HBCU DIGEST: Here's proof of how lawmakers and trustees at Kentucky State are misleading about the school's financial status

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Two years ago, the University of Kentucky faced a $70 million budget shortfall, which school leaders attributed to enrollment declines and increased operational costs. Around the same time, the University of Louisville projected that it would be $39 million in the red for similar reasons

Less than a year later, the Commonwealth of Kentucky reported a $1.1 billion surplus in its general fund, thanks in part to federal aid for covid recovery that helped to boost business and commerce. Around the same time, Kentucky State University was reporting a positive audit report and a modest $2 million surplus from its 2019-2020 financial activity

So how does a state that a year ago had billions in the bank, with its two largest predominantly white institutions crying broke the year before, pass legislation this year to ‘bail out’ its only public historically Black institution to the tune of $23 million

The answer is that it is not a bailout loan, or even a new issue facing KSU. As a rule, governments don’t bail out state agencies and services, especially in Kentucky where, were it not for covid and federal relief funding, the commonwealth itself would’ve been billions in debt. The government may cut costs in personnel and operations, but you’ve never seen a state shut down departments of motor vehicles, transportation, health and human services, or education for budget deficits.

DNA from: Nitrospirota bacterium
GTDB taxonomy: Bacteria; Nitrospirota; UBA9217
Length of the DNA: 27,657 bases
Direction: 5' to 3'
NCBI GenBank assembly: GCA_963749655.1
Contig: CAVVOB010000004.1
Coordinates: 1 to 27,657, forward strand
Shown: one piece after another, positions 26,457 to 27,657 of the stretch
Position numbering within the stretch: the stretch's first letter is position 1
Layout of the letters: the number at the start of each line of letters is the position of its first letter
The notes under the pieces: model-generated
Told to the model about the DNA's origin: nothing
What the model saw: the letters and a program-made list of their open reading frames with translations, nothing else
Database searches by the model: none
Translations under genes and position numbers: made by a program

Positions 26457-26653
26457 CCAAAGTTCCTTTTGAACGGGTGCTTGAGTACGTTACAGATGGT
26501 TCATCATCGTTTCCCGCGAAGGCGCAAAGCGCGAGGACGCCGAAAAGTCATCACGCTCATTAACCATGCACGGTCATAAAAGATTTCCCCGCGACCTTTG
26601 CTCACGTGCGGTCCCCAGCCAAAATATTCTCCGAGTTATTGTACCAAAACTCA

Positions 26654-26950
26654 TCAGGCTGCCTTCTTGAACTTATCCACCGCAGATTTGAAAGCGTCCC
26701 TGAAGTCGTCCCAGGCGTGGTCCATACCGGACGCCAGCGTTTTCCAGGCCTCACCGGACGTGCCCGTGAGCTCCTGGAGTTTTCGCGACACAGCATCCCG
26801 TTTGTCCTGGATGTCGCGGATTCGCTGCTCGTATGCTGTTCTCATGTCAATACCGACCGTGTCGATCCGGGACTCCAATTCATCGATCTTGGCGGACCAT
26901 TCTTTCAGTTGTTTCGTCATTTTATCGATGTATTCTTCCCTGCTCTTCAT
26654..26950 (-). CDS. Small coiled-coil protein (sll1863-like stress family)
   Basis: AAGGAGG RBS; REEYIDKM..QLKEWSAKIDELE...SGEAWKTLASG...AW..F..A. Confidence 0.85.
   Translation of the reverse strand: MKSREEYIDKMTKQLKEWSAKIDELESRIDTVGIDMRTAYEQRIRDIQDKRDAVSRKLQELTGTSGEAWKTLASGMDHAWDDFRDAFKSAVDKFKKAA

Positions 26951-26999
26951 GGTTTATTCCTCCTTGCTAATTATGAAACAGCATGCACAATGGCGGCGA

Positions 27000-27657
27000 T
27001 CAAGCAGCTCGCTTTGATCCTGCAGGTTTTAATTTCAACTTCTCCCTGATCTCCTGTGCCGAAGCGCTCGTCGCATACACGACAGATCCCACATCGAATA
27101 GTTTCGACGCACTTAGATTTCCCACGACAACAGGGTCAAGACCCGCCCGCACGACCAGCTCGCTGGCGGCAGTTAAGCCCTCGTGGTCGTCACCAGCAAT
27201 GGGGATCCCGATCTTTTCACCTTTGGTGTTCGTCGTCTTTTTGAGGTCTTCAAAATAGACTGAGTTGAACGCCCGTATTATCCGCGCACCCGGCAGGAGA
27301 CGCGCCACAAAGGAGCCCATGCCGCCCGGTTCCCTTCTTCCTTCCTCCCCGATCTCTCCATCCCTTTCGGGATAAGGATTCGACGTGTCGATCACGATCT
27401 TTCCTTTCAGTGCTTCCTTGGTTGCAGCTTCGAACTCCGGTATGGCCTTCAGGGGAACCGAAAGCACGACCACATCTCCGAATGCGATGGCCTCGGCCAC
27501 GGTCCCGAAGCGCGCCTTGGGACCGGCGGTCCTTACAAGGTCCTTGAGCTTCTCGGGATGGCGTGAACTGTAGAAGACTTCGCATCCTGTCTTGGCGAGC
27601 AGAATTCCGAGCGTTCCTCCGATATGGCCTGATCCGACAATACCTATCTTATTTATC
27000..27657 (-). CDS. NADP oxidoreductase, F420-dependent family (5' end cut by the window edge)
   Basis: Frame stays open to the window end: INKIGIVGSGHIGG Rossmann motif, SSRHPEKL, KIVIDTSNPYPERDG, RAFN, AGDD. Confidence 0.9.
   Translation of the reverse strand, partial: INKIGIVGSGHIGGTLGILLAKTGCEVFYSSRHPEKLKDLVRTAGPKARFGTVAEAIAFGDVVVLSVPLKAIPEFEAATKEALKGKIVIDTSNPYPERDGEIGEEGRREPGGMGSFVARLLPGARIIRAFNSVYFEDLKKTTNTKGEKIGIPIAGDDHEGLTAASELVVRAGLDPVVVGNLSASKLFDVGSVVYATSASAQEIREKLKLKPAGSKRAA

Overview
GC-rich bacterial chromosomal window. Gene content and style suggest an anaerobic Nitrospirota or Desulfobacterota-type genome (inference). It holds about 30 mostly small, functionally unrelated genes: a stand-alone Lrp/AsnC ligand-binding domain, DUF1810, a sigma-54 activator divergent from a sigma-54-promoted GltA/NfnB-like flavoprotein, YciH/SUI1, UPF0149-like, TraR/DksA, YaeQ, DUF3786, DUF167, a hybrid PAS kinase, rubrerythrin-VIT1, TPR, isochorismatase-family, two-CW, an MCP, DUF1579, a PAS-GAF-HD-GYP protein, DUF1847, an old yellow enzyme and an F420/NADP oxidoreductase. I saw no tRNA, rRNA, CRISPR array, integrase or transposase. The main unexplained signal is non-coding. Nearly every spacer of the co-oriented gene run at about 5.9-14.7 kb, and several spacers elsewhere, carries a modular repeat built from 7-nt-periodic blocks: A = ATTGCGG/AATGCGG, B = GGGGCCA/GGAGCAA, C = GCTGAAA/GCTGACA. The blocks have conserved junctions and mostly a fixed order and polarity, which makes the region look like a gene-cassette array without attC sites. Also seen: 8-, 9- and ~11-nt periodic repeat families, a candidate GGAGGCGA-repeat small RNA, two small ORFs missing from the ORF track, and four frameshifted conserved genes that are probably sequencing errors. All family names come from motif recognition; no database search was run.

Tax-payer-supported agencies don’t go out of business, nor do tax-payer-supported colleges and universities. The government is advancing a narrative to make those same taxpayers believe that there is a legitimate threat to shut down an HBCU in its capital city, and the narrative is an outright lie. 

Worst of all, officials at KSU are enabling the lie. Every step of the way, KSU’s board of trustees has misled the public about their knowledge of the budget activity. For every year they allege overspending and secrecy about finances, they approved expenditures, retained and accepted outside consult on budget matters, and even rewarded its former president with a contract extension in June 2021 before forcing his resignation a month later. 

Here’s what one lawmaker cited as the heart of the finance problem

“The legislation sets accountability, responsibility, and transparency that deals with our institution in the Capital City,” Tipton told his colleagues on the House floor. “It directs the CPE to go in with a maintenance plan and provide oversight. They would work with KSU to try and get to a point where they can move forward.”

He also said CPE told the schools regents that they must cut the budget for the fiscal year starting July 1 by $7 million and recommended a plan to implement reduction.

Tipton said the problem did not happen overnight. In FY 2019, the personnel budget was $21.4 million, but they spent $28.7 million. In FY 2020, it was 24.4 million, but the actual expense was $29.5 million. In FY 2021, the budgeted personnel amount was $20.8 million, but spent 29.2 million.

“it primarily occurred by a combination of adding personnel to the university, and by increasing salaries.,” he said. “That was outside the financial ability of KSU at that time.”